The technology revolution taking place on land with the advent of driverless vehicles also looks set to transform sea transport. In the near future, we are likely to see some large vessels – whether remotely piloted or fully autonomous ships – navigating oceans with nobody on board.
So predicts Oskar Levander, vice president of Innovation, Engineering and Technology at Rolls Royce in an article published in IEEE Spectrum.
He says he and his colleagues at Rolls Royce – the power systems provider, not the motor car marque – “expect fully autonomous oceangoing cargo ships to be routinely plying the world’s seas in 10 or 15 years’ time.”
With no need to cater for human crews, autonomous ships can be lighter and sleeker, made to hold more cargo, run more efficiently, and be harder for pirates to board. Image: Rolls Royce
Future of remote control and autonomous shipping
Increasingly intelligent and connected digital systems that bring together computing, electronic sensors, and telecommunications are driving innovation of remote control and autonomous cars, trains, planes, drones, and helicopters – and now – ships.
To this end, Rolls Royce is leading a joint industry project in Finland called the Advanced Autonomous Waterborne Applications Initiative (AAWA), details of which were published last year in a white paper.
Other projects are also coming together. MUNIN, a German-led European Commission co-funded project is investigating not only the technical and economic feasibility of operating autonomous ships on open-sea voyages, but is also assessing the legal implications.
China has also launched a research and development project that is looking at ways to use autonomous ships for commercial and military purposes.
And, in Norway, the international ship-certification organization DNV GL is looking at the feasibility of using uncrewed battery-powered ships to carry freight along the long Norwegian coastline.
DNV GL recently signed an agreement with Singapore to promote research and development of intelligent shipping systems – including autonomous ships and drones for maritime purposes.
‘Human error biggest cause of marine accidents’
The technologies needed to make remote and autonomous ships already exist, says Levander. In his article, he outlines some of the advantages and drivers that are making the shipping industry take a serious look at robotic ships.
The main drivers are safety, efficiency, and cost. According to a 2012 safety and shipping report by the insurance company Allianz, 75-96 percent of marine accidents result from human error – often due to fatigue.
Levander says the risk of accidents would be reduced in remote control and autonomous ships – as would the risk of injury and death to crew members, and the consequent danger to the vessel.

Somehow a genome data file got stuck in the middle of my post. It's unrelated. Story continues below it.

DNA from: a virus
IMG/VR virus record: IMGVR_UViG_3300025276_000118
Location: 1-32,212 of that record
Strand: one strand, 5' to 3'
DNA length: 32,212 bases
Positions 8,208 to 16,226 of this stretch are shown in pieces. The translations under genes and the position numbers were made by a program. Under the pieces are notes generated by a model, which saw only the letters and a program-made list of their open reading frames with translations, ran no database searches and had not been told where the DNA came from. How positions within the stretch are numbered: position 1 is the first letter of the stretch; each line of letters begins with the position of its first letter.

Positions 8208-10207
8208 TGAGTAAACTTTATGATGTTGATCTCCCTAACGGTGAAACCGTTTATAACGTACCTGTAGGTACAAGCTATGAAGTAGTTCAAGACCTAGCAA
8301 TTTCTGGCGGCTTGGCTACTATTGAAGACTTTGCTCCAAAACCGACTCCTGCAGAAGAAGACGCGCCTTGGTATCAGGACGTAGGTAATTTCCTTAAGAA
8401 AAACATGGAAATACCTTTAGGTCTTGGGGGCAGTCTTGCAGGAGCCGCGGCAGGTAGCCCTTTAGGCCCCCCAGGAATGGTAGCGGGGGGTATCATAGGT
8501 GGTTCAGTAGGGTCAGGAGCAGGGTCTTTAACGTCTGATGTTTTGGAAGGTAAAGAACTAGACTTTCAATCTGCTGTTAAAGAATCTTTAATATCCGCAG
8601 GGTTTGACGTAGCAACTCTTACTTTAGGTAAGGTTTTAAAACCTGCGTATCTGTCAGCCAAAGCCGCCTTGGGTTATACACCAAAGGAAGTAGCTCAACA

If autonomous ships do not have to cater for a human crew, then they can be designed to hold more cargo and run more efficiently.
An unmanned vessel has no need of accommodation quarters, ventilation, heating, sewage systems, or a deck house. The ship can be made lighter, sleeker, and with lower wind resistance. This reduces fuel consumption, cuts construction and operating costs.
Lower risk of piracy
Autonomous ships can also be designed to reduce the risk of other threats – for example piracy.
The ship can be made difficult to board once it is on the high seas. The controls can be made inaccessible, the vessel’s computers can be programmed to immobilize it and make it cruise in a circle, so it is easier for naval authorities to find it.
Also, the absence of a crew could make such vessels less attractive to pirates who see the holding of hostages to ransom as a lucrative part of their activity.
Scarcity of skills
Ship owners and operators are finding it more and more difficult to secure crews with the maritime skills needed to operate and maintain the increasingly complex and sophisticated systems on board.
Also, fewer people with such abilities are attracted to the seafaring life that involves spending long periods away from home.
Perhaps the prospect of operating remote control and autonomous ships from land-based posts might encourage more talent into the industry.
All these benefits and advantages are currently only theoretical, but Levander and his colleagues, and other teams around the world working on similar projects, are keen push the boat out and put them to the test.
Many of them will be presenting and attending the Autonomous Ship Technology Symposium 2017 in Amsterdam on 6-8 June.
The conference will be covering: the development and testing of autonomous ships and associated maritime technology; the legal challenges and implications; the potential cost benefits; safety and security issues; and how to develop a universal set of rules.